Pasteurizing on a Small Scale

I’ve gotten a lot of requests for pasteurizer advice over the years but never put it into writing in any permanent way, until now! I built this pasteurizer in my garage almost four years ago. To date (late 2015) we have run about 40,000 cases through it with no injuries, no significant failures and no modifications. It is a highly recommended design, and one that I credit to others in the cidermaking community especially Richard Anderson of Westcott Bay.

There are many threads and some pictures of people’s home-built pasteurizers but I’ve not seen any like this, other than Rich Anderson’s, who gave me the idea. It holds 120 x 750ml bottles in rectangular milk crates. Our baths range from 6 to 20 minutes depending on what we are doing. I can fill the bath in about 20 minutes at 185 F using two ganged-together water heaters.

Here is a little video of the thing running its inaugural bath:

And here is an old video of me describing it to a friend while still operating in my driveway and garage. (Super choppy and informal since I was making it just for a friend.)

Here is the setup:

  • MacroBin 16 S. This is used in the wine industry quite widely, although the 24 is a more standard size. Rated to 190 degrees F or more. Buy the optional lid. $200?
  • Semi-cheap bronze head pump. My first was a is Tellarini Pompe. The important thing is that it is rated to 190 degrees F. This one has garden hose threads and cost $125. We have since upgraded to Jet05 from St Pats for about $250. They last about 10,000 cases before going bad.
  • CPVC flange, elbow, adapters, valve, etc bits. CPVC is rated for hot water, PVC and ABS is not. I got the schedule 80 thick wall stuff, ~$50. We have since replaced the silicone caulk but the same fittings are in use.
  • Rinnai tankless water heater R94 LSI. Runs on natural gas or propane. You can get the smallest BTU water heater you can find but it needs to go to 185 degrees, and most don’t. This one is a “commercial” unit, and needed an optional controller to raise the temp to 185 F. $150 (used on craigslist) plus $100 for controller. In the new cidery, we have two R95s running side by side, one running the pasteurizer, the other making hot water for washing, etc. New about $1000.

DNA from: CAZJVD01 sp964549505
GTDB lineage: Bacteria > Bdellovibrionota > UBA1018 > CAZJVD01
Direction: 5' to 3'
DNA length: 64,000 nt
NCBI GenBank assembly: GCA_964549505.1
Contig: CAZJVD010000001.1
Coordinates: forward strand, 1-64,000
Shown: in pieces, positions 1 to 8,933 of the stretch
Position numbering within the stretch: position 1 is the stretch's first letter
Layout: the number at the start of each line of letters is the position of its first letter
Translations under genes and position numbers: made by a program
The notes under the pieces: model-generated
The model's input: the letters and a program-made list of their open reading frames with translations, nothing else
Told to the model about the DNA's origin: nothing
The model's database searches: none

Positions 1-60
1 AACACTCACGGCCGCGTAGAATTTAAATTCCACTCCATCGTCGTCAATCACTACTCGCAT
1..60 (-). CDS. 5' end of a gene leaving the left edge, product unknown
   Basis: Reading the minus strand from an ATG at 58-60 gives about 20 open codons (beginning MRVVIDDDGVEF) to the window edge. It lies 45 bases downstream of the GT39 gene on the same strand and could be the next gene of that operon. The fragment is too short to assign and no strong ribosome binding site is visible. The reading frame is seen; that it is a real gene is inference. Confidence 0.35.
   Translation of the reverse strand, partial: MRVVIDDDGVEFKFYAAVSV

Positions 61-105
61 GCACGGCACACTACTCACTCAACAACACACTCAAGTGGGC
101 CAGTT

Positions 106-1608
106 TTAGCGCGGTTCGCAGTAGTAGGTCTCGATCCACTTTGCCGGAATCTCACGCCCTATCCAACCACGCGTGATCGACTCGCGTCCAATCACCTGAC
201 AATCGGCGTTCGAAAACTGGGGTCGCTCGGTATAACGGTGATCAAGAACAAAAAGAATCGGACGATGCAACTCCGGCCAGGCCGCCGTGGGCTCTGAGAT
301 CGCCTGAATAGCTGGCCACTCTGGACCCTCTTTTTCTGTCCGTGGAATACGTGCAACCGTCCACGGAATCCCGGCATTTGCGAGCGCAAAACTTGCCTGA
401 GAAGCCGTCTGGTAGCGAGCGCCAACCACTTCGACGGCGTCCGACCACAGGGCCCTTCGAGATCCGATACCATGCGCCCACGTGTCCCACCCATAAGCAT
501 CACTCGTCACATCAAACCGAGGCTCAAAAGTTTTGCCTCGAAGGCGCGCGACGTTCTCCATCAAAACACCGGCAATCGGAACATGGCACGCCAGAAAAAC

• Water heater rubber hose, garden hose barb fittings. ~$40
    Total: $635

Not included in the cost: black iron pipe to get from my gas meter to the water heater. I have seen similar capacity pasteurizers for sale for $6700 using electric elements.

Installation steps:

  • Drill a hole in the middle bottom of the MacroBin, insert the CPVC flange, sealing it down with silicone caulk (rated to 400 F). Bolt-through the flange with SS hardware.
  • Connect CPVC adapter, elbow, pipe and valve to get the “drain” to extend to the side of the bin. The bin has feet/runners built in which makes the piping easy to install. Fasten the pipe to the runner with some pipe hangers. End the CPVC pipe in a garden hose adapter.
  • Connect a short length of rubber hose from this bin drain outlet to the pump.
  • Connect the other side of the pump to a whole-house 30 micron water filter to catch dirt, junk, broken glass, etc.
  • Connect outlet of filter to the cold water in side of the tankless water heater.
  • Connect the third hose from the hot water out side of the tankless back to the bin. I just draped/hung the end into the bin, but you could get fancy with another fitting through the wall of the bin.

Some notes:

  • Make the rubber hoses have female-female ends to ease attaching and detaching.
  • The water heater has valves on the IN and OUT water ends with garden hose threads so no fittings are needed there. These are standard on all water heaters.
  • I’m “starving” the water heater on BTUs a little bit with a long 3/4″ pipe run, but it uses so little gas in recirculation that it’s okay.
  • Carefully measure the depth under the MacroBin before you commit to whatever drain fittings you’re going to use. You have a limited amount of space under the bin from the height of the feet/runners.
  • Use protective clothing and face shield when operating the bath.